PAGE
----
Selangor Journal
Facebook and Twitter logos are seen on a shop window in Malaga, Spain, June 4, 2018. — Picture by REUTERS

Almost 2-in-10 people in Southeast Asia share news on social media before verifying — Survey

KUALA LUMPUR, Feb 2 — Nearly two-in-ten or 18 per cent of the people in Southeast Asia (SEA) admitted to sharing news before verifying if they were true, according to a survey conducted by Kaspersky, recently.

A statement by Kaspersky today said that the survey revealed that such is highest among Gen Z (28 per cent), followed by Gen X (21 per cent), and Baby Boomers (19 per cent), while Millennials logged the lowest in this aspect at 16 per cent.

The survey, which was done in November 2020 involving 1,240 respondents with 831 from SEA, also found out that only five-in-ten respondents across all generations said they read the full article before sharing it on their own account.

On top of that, the research unmasked that majority (76 per cent of respondents) of users in SEA received their news updates from online platforms such as Facebook, Twitter, Instagram.

“The percentage is higher for Gen Z at 83 per cent, followed by Millennials at 81 per cent, Baby Boomers at 70 per cent, and Gen X at 62 per cent. This, however, does not mean absolute trust in information published on these platforms,” it said.

According to the survey, awareness about misinformation online is, however, showing signs of growth in the region with six-in-ten respondents across all generations saying that they do check the sources of information or news being circulated on social media before clicking “Share”.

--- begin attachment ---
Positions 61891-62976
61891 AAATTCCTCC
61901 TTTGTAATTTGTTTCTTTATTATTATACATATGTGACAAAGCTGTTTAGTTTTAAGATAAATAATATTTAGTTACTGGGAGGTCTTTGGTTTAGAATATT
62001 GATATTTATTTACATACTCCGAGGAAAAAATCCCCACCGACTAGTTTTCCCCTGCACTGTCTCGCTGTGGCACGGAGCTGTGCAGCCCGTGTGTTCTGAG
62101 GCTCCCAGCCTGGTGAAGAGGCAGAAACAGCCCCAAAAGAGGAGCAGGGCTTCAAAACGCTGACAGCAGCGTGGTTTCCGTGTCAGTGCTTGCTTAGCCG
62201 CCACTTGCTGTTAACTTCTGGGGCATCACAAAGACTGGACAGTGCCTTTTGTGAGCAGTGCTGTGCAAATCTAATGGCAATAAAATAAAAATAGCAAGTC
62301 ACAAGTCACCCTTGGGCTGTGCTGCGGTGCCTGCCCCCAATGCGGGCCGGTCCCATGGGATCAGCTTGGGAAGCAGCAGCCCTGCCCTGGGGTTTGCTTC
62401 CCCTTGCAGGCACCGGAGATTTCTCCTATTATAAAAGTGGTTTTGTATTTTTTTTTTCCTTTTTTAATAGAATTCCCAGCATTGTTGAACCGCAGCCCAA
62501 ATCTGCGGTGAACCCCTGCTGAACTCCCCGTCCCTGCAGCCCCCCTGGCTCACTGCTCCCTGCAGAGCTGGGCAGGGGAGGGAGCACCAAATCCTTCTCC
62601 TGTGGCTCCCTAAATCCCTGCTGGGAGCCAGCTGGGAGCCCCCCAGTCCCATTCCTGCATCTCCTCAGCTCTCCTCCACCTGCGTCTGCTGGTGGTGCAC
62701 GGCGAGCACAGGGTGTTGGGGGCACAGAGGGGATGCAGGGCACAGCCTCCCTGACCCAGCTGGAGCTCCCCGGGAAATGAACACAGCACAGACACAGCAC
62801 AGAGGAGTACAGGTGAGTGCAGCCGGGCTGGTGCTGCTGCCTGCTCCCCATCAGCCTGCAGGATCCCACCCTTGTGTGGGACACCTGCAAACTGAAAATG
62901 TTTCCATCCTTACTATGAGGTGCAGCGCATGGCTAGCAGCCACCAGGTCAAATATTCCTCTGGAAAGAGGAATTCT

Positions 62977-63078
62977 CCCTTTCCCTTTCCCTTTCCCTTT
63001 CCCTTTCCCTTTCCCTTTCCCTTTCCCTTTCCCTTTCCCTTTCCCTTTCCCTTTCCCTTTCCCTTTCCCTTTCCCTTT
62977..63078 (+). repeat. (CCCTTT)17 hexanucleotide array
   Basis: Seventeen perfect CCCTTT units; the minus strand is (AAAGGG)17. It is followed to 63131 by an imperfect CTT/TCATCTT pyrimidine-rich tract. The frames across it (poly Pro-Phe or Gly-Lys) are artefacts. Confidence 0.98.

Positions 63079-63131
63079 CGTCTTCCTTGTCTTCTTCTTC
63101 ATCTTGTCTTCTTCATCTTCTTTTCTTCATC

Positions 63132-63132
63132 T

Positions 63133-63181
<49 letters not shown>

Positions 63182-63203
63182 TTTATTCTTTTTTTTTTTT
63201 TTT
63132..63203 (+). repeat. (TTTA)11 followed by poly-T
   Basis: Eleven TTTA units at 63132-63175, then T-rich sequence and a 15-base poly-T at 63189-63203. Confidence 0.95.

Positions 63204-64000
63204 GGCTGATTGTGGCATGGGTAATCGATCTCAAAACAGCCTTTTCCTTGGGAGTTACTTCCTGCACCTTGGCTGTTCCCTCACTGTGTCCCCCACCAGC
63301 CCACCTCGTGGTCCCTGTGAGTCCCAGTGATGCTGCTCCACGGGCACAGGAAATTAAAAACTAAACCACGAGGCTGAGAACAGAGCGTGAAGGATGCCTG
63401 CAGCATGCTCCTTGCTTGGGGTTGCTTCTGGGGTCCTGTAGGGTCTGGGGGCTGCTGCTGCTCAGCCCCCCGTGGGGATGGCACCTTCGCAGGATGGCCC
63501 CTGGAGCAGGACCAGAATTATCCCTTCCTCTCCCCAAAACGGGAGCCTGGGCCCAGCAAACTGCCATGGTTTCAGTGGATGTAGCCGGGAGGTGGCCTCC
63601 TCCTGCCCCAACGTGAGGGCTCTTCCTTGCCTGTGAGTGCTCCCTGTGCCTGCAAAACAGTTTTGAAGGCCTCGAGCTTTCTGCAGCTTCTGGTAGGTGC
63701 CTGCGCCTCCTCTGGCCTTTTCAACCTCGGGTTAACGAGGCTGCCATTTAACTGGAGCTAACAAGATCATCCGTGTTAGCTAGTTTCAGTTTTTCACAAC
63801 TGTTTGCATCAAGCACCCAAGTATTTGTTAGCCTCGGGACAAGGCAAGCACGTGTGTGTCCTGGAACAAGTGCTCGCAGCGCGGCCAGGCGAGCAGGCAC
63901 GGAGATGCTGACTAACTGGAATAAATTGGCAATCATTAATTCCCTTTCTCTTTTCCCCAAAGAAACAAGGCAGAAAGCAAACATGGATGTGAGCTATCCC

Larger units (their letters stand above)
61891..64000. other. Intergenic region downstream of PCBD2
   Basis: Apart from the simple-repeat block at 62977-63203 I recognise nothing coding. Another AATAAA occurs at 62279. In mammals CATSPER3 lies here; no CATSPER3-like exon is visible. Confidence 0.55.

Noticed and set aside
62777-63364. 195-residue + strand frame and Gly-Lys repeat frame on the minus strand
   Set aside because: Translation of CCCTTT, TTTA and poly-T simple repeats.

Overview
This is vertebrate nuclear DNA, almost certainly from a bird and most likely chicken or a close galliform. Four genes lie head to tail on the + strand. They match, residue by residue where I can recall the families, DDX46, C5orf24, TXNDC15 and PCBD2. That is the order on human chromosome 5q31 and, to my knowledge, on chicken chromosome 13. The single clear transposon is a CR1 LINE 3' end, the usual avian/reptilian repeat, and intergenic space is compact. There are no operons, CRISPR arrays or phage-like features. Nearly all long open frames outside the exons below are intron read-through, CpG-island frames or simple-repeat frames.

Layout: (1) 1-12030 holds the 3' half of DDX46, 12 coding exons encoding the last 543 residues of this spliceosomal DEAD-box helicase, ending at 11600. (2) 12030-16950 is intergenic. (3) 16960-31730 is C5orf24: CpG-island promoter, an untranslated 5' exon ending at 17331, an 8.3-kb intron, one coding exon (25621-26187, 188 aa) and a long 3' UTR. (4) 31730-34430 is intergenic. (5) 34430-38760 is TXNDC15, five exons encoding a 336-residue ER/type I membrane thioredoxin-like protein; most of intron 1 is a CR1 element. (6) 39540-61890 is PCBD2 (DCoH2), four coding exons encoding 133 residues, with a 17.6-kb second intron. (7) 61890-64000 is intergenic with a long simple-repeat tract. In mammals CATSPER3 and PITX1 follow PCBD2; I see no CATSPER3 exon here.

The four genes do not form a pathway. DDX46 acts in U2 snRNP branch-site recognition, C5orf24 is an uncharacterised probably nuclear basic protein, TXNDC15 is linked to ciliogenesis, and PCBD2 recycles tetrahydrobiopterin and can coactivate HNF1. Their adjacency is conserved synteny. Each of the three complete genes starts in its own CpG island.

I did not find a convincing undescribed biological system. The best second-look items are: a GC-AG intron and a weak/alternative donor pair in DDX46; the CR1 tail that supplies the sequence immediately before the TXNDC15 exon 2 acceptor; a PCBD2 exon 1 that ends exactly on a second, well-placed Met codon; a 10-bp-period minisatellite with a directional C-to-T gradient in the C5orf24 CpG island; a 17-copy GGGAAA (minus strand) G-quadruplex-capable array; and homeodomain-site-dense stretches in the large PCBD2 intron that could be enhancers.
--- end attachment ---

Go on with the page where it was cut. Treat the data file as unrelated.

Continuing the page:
It also found out the Baby Boomers also lead the pack in confronting friends or family members who share fake news, based on their judgments, at 41 per cent, followed by the Millennials (27 per cent) and Gen X (23 per cent). Gen Z appears to be more polite at 19 per cent, it said.

As ‘blocking’ is another way of users in SEA to protect themselves from misinformation, it showed that more than a quarter of the respondents admitted blocking contacts who share articles they deem as inaccurate, with Gen Z at 46 per cent, Baby Boomers (33 per cent), Millennials (32 per cent), and Gen X (30 per cent).

The study was conducted by research agency YouGov in Australia, India, Malaysia, Philippines, Singapore, and Vietnam, with the respondents ranged from 18 to 65 years of age, all of whom are working professionals who are active on social media (spending at least an hour a day on social media).

Therefore, Kaspersky experts suggested some tips to help users protect themselves against cunning social engineering attacks on social media such as check the source, break the loop, think about the digital footprint and secure devices.

Baby Boomers are the persons born between 1946 and 1964, Gen X (1965-1980), Millennials (1981-1996) and Gen Z (1997-2007).

— Bernama

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